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X-linked dominant inheritance, sometimes referred to as X-linked dominance, is a mode of genetic inheritance by which a dominant gene is carried on the X chromosome. As an inheritance pattern, it is less common than the X-linked recessive type. In medicine, X-linked dominant inheritance indicates that a gene responsible for a genetic disorder is located on the X chromosome, and only one copy of the allele is sufficient to cause the disorder when inherited from a parent who has the disorder.
X-linked dominant traits do not necessarily affect males more than females (unlike X-linked recessive traits). The exact pattern of inheritance varies, depending on whether the father or the mother has the trait of interest. All daughters of an affected father will also be affected but none of his sons will be affected (unless the mother is also affected). In addition, the mother of an affected son is also affected (but not necessarily the other way round).
Some scholars have suggested discontinuing the terms dominant and recessive when referring to X-linked inheritance due to the multiple mechanisms that can result in the expression of X-linked traits in females, which include cell autonomous expression, skewed X-inactivation, clonal expansion, and somatic mosaicism.
As the X chromosome is one of the sex chromosomes (the other being the Y chromosome), X-linked inheritance is determined by the gender of the parent carrying a specific gene and can often seem complex. This is due to the fact that, typically, females have two copies of the X-chromosome, while males have only one copy. The difference between dominant and recessive inheritance patterns also plays a role in determining the chances of a child inheriting an X-linked disorder from their parentage.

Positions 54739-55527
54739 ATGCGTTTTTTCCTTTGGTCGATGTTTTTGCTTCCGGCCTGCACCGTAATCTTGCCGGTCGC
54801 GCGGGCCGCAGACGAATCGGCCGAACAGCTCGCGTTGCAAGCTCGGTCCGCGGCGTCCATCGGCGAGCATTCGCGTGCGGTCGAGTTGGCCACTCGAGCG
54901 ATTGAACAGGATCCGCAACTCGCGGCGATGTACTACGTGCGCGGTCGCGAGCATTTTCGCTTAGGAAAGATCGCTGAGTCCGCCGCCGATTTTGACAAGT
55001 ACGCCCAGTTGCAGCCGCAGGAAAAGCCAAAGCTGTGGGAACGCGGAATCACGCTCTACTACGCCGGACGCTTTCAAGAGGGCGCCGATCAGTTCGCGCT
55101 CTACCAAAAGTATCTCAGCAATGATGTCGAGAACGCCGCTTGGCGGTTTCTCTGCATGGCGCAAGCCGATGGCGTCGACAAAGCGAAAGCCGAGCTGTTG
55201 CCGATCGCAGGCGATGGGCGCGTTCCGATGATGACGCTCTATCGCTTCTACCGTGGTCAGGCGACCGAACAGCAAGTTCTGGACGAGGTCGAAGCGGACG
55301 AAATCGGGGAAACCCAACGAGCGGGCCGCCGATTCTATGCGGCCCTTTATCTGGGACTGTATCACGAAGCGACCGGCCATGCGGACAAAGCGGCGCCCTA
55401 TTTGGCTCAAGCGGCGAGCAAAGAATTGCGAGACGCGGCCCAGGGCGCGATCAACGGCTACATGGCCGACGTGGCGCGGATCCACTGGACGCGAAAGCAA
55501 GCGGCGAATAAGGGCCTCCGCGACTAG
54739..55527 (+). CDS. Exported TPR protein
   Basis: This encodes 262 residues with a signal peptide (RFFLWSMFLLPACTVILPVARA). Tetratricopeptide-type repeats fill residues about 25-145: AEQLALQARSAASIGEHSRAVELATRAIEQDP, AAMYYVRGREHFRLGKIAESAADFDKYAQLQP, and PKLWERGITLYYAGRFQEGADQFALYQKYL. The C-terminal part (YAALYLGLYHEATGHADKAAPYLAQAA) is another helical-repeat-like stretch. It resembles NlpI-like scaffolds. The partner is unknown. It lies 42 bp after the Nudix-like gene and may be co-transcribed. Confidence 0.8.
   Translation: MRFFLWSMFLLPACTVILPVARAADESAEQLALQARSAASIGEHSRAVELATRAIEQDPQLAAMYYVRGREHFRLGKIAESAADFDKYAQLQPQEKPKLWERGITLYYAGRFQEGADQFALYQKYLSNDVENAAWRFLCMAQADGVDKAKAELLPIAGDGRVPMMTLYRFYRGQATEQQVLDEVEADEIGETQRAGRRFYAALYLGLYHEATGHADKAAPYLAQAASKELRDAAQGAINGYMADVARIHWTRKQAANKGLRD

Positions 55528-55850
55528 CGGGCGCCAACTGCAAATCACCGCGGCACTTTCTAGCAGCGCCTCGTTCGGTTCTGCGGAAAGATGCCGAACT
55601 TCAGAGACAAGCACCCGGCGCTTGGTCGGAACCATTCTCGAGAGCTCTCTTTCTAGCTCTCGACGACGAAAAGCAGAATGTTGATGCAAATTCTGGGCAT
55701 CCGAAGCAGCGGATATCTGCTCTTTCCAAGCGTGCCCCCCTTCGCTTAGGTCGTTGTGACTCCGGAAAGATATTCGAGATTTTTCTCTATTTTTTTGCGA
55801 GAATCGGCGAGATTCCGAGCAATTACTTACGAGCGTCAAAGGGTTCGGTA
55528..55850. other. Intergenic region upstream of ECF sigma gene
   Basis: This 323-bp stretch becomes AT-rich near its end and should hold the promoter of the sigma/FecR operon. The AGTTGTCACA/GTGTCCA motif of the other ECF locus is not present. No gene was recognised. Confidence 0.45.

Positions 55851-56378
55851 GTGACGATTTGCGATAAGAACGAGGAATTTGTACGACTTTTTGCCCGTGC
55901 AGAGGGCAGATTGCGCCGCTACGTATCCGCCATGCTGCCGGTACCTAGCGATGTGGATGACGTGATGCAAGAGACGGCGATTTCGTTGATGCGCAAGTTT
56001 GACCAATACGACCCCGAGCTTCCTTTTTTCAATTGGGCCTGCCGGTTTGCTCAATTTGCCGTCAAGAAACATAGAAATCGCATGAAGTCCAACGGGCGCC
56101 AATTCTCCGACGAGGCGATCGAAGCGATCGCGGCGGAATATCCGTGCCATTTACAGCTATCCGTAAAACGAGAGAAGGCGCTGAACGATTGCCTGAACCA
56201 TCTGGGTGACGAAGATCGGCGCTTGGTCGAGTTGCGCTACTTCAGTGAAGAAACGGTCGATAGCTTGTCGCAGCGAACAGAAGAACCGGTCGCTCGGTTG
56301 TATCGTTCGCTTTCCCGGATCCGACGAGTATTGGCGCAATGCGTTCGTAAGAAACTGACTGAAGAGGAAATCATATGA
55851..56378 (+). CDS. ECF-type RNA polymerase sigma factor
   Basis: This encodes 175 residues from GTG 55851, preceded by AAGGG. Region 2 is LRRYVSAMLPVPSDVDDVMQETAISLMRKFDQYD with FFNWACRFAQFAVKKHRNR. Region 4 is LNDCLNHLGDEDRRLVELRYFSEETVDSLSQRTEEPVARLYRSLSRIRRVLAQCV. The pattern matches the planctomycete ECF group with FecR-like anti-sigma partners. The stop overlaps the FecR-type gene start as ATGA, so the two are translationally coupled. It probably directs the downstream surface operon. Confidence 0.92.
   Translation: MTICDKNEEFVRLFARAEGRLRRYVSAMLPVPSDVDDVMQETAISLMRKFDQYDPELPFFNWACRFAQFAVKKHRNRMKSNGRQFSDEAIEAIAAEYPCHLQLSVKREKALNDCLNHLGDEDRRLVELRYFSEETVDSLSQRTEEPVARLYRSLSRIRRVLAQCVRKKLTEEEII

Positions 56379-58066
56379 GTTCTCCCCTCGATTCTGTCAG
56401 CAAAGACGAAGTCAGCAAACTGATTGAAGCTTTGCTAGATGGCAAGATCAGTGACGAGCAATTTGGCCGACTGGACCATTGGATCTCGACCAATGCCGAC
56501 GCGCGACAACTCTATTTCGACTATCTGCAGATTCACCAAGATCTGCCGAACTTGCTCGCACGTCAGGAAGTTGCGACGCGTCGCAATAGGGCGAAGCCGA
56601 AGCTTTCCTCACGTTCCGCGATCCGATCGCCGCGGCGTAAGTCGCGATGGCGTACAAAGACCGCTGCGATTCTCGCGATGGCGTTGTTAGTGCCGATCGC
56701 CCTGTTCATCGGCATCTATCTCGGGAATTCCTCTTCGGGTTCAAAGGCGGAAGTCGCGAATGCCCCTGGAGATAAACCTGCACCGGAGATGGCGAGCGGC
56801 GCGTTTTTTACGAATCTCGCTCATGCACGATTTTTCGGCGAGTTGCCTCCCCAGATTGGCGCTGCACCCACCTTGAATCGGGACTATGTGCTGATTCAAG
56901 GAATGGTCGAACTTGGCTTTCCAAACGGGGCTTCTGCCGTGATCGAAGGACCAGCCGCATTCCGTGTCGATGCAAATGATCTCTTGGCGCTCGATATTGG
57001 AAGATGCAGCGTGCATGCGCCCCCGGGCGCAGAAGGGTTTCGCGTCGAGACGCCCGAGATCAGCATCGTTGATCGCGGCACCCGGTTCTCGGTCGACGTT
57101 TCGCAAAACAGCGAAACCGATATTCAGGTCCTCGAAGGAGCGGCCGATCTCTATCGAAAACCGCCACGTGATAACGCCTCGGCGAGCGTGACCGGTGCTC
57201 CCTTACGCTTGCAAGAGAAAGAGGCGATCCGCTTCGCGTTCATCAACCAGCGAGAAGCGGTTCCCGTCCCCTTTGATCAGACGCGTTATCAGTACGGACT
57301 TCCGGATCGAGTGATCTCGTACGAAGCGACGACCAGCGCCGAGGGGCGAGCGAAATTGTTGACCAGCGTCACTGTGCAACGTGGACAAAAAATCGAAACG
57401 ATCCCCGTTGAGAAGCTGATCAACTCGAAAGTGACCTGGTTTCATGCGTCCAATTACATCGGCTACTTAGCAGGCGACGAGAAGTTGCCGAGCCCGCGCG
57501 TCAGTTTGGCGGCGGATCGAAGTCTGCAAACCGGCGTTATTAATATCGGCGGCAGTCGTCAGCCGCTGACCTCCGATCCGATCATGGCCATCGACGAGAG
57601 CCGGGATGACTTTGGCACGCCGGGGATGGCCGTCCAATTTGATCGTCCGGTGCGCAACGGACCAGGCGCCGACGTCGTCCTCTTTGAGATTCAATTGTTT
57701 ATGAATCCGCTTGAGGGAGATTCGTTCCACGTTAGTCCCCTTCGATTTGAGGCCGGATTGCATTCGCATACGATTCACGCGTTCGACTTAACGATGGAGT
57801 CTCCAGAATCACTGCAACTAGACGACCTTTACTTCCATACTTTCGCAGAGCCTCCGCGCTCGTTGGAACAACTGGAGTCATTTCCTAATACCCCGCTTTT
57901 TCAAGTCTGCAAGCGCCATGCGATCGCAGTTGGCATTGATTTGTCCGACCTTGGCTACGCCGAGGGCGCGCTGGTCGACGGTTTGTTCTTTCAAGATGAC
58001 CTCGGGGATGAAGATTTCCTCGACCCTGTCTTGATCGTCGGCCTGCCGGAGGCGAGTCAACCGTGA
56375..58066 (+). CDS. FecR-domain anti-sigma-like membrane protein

|X-linked dominant inheritance works differently depending upon whether the mother (left image) or father (right image) is the carrier of a gene that causes a disease or disorder.|
In X-linked dominant inheritance, when the mother alone is the carrier of a mutated, or defective gene associated with a disease or disorder; she herself will have the disorder. Her children will inherit the disorder as follows:
When the father alone is the carrier of a defective gene associated with a disease or disorder, he too will have the disorder. His children will inherit the disorder as follows:
If both parents were carriers of a defective gene associated with a disease or disorder, they would both have the disorder. Their children would inherit the disorder as follows:
In such a case, where both parents carry and thus are affected by an X-linked dominant disorder, the chance of a daughter receiving two copies of the X chromosome with the defective gene is 50%, since daughters receive one copy of the X chromosome from both parents. Were this to occur with an X-linked dominant disorder, that daughter would likely experience a more severe form.
Some X-linked dominant conditions such as Aicardi Syndrome are fatal to boys, therefore only girls with these conditions survive, or boys with Klinefelter's syndrome (and hence have more than one X chromosome).